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My Friend finnally got a response from the Remington folks who were supposed to fix his .280 Rifle. They told him that they were going to put a after market trigger on it and adjust the pul lweight to 6lbs. After he explained to the rep , again ,that he had already done this ,and a pull weight of 6lbs was unacceptable . He then told the rep that he wanted the pull weight adjusted to 2.5-3lbs and test fired. The original problem was that when the trigger pull weight was lowered to the 2.5-3lb. range the rifle would discharge when the bolt was closed on a fresh cartridge.That was the problem he wanted corrected. The rep told him, after a moment of silence, "Maybe you should send it out to gunsmith and have it fixed." I will never purchace a Remington product again.
 

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"Maybe you should send it out to gunsmith and have it fixed."
So Rem' has no one worthy of being titled a gunsmith eh! :frown: Sad!

Mind you - I do think some rep's actually promote bad rep' for a company - and probably no one ''up top'' is even aware, tho they should be.
 

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Agreed, Chris .. If the brass knew of his response, he'd be in hot water. I'd hate to think that just this one "representative" of the company actually mirrored company policy
 

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Well, that sucks.
 

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That's pathetic! I'd start looking anyplace else for my next firearm. :mad:
 

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Discussion Starter #7
When my friend first sent the rifle back to Remington last month he also sent a letter of complaint to Remington's C.E.O. He still has not had a response.
 

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Guess what the biggest share holder in Remington supposedly is?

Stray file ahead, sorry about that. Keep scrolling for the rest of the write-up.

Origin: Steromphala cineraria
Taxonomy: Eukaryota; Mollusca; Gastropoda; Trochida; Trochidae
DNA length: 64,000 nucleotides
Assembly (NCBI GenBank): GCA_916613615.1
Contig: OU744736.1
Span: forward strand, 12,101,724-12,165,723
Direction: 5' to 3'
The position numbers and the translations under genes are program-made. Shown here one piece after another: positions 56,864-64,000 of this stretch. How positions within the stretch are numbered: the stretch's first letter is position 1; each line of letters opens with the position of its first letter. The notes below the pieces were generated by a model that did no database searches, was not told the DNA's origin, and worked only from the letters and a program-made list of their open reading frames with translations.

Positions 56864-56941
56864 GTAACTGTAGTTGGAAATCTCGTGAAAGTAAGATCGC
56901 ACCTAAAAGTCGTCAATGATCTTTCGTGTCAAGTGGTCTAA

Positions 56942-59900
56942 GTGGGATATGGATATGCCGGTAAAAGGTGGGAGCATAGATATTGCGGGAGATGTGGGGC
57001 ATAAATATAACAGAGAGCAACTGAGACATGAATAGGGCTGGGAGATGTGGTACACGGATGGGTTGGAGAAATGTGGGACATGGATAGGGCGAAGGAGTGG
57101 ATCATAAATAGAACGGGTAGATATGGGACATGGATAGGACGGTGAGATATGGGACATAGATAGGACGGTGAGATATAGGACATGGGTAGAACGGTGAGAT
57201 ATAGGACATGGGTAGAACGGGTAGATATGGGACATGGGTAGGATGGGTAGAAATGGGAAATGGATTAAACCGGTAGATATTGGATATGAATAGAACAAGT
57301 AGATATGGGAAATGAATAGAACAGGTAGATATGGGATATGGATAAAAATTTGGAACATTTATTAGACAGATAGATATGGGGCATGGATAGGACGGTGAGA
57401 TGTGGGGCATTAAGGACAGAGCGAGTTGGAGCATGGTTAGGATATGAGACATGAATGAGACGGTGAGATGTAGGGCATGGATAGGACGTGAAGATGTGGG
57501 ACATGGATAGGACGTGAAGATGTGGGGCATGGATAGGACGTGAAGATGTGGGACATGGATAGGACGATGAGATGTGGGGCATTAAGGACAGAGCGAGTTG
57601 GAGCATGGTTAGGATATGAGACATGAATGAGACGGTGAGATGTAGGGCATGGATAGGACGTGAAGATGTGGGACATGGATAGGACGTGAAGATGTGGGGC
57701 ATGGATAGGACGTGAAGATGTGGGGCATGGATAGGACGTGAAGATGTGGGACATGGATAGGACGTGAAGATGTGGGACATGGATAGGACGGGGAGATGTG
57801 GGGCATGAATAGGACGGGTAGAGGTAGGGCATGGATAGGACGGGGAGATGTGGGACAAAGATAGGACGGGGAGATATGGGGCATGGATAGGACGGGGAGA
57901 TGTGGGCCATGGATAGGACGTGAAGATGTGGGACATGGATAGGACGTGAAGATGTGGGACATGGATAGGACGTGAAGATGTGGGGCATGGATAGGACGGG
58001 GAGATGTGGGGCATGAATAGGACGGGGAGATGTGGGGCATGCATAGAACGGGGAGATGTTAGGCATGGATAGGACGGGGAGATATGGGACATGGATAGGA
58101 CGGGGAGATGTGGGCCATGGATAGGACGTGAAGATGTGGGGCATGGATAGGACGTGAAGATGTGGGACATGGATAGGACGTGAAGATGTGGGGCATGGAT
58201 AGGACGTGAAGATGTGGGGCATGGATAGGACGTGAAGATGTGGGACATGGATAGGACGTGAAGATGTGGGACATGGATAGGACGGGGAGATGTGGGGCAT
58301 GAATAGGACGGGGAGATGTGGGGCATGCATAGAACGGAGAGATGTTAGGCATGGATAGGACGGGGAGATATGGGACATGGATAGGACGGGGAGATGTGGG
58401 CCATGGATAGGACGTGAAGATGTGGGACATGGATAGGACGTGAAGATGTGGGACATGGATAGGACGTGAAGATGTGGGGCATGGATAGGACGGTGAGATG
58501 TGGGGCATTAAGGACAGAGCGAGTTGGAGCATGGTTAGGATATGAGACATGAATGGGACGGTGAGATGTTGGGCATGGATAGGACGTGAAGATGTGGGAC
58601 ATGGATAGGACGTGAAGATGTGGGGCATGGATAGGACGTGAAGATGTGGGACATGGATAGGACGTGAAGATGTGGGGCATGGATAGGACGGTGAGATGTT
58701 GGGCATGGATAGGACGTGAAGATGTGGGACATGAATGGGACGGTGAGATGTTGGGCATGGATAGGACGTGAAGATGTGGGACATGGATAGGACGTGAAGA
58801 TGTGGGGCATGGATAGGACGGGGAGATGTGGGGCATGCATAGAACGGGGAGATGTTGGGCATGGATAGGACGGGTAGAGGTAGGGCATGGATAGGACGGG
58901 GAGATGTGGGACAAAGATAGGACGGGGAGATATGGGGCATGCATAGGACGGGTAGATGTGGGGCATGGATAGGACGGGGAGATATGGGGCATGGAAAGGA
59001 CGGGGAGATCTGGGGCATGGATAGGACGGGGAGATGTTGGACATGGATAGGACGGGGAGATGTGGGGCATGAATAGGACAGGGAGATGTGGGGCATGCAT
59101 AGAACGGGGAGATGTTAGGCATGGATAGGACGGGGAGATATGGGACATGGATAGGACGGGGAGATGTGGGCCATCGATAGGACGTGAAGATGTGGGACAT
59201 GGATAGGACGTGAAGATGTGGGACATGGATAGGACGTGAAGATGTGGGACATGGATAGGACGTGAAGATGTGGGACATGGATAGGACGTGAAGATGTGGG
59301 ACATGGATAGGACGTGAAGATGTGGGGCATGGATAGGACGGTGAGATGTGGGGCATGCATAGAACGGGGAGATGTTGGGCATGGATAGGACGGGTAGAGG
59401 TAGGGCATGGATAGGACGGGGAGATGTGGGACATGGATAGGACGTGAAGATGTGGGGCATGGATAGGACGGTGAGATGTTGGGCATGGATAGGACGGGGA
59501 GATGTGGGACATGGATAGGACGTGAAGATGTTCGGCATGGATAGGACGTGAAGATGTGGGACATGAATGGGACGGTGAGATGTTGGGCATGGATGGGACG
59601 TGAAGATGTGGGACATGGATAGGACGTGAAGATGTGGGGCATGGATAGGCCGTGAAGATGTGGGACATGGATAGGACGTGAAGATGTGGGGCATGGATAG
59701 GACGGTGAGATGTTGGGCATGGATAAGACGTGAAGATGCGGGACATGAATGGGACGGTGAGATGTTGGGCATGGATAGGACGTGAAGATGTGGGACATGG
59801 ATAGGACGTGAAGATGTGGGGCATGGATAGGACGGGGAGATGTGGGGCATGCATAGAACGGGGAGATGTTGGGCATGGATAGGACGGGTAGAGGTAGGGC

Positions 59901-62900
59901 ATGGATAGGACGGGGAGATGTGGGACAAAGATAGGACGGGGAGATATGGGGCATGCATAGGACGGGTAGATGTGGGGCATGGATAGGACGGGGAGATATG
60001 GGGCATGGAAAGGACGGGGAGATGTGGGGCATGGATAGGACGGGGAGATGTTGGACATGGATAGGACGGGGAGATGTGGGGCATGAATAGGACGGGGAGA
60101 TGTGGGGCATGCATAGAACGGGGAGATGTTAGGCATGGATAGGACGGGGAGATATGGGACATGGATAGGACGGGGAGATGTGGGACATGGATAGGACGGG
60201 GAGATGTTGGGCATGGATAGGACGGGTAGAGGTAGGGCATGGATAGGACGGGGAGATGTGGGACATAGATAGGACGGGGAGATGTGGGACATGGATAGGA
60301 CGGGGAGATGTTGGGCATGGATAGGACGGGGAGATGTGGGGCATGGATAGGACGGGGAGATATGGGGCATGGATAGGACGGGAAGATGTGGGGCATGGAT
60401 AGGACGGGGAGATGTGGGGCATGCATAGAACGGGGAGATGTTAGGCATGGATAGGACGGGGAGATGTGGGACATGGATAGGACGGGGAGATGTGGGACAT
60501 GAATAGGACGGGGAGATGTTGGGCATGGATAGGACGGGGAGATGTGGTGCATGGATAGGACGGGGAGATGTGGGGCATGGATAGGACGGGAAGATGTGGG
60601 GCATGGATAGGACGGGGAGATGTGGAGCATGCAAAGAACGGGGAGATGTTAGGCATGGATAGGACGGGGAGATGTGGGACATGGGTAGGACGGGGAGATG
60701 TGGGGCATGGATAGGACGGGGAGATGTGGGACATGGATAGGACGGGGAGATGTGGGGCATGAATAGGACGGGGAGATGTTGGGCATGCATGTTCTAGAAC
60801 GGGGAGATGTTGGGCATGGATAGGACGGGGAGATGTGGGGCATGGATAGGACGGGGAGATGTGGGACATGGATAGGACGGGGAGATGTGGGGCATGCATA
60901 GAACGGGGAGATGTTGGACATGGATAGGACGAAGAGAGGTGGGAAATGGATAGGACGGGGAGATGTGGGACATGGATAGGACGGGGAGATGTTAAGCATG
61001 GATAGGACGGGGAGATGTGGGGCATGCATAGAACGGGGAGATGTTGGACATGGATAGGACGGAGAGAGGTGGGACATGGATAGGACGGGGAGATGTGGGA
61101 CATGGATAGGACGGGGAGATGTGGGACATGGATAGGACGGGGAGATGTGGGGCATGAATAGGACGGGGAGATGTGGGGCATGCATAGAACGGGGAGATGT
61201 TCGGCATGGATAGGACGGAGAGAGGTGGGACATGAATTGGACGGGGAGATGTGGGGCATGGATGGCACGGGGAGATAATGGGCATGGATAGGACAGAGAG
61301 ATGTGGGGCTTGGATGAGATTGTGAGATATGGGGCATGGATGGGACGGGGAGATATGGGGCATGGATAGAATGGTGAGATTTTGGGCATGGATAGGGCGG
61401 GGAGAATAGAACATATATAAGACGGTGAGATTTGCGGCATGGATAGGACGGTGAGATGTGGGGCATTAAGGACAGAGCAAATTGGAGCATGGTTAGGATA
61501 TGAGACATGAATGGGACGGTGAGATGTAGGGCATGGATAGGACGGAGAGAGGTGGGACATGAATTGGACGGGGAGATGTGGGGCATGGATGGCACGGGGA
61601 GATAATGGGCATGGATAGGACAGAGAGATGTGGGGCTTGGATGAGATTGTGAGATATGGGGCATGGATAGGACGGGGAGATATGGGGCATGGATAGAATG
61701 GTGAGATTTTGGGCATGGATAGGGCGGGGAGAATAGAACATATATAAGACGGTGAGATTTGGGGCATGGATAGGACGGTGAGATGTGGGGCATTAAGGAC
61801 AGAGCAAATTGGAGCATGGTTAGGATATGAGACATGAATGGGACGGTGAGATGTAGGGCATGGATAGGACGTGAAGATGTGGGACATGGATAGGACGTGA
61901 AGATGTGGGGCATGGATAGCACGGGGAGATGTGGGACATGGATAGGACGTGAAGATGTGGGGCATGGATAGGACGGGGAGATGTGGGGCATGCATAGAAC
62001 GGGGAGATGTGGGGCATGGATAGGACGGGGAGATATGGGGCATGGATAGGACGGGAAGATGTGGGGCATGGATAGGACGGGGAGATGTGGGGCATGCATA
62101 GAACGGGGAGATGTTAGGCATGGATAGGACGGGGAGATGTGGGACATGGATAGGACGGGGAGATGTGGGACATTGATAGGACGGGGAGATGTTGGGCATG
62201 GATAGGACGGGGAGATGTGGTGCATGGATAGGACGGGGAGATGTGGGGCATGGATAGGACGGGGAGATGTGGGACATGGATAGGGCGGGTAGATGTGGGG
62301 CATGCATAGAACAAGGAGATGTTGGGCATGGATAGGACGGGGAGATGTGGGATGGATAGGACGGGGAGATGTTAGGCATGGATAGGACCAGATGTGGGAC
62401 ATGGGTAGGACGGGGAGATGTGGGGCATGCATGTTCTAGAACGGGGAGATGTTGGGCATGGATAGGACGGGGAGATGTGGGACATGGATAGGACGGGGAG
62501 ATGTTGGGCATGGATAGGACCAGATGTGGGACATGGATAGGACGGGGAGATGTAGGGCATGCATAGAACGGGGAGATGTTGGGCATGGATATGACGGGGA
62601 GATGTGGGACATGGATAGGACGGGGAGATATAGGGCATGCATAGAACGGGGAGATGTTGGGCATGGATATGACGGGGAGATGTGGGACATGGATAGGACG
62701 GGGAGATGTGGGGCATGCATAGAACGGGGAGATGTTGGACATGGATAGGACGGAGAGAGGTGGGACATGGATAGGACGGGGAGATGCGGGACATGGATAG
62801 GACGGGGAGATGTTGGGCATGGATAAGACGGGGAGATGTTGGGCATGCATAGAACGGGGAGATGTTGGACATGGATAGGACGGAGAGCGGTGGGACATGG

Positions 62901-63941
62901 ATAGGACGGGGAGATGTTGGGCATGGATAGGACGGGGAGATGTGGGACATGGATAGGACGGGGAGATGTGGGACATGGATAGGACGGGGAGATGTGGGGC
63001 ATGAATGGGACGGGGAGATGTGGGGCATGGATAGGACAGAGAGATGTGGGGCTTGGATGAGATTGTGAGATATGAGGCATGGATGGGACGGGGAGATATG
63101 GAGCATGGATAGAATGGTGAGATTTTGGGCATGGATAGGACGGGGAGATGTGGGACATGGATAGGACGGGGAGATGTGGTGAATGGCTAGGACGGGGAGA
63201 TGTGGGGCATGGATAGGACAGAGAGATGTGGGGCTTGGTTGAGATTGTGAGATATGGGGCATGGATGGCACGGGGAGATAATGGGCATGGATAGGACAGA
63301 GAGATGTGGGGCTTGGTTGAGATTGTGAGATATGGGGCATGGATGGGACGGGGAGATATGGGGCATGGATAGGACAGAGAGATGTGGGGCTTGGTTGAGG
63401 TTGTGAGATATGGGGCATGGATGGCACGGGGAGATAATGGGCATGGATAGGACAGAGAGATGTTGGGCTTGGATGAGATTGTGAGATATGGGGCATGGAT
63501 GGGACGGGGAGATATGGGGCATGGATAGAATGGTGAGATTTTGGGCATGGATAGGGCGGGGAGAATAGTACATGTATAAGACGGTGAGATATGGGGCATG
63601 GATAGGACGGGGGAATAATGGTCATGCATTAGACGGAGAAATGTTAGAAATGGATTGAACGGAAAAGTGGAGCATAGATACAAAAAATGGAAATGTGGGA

Wal Mart....if true THAT would explain alot. Anyone know a good way to check on this???
 

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AirForceShooter said:
No factory shop will set you up with a 2.5-3 lb trigger.

AFS
True That! I just don't know why the rep wouldn't tell him that. To much liability involved. Think about it.


Ti.
 

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AirForceShooter said:
No factory shop will set you up with a 2.5-3 lb trigger.

AFS
100%. Unless you have a rifle issued to you, approved by your unit/dept for that weight, on letterhead, you will not get that service from anyone. Get a Jard, Timney, or stock PSS trigger pack (my preference was Timney), and get a competent smith to adjust it.

Edit to add: Ti, it probably has to do with the fact that they will do it, just not for the average civvie.
 

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The latest issue of Field and Stream has an article about the most popular sporting guns of all time. In pretty much every single survey a Remington product was #1, generally by a large margin. The Rem 700 took every rifle category, and the 870 took the waterfowl, turkey, and upland bird shotgun honors.

It is disappointing that the most popular firearms manufacturer in the country (according to this survey) doesn't back their products a little better.:frown:
 

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duckhunter said:
It is disappointing that the most popular firearms manufacturer in the country (according to this survey) doesn't back their products a little better.:frown: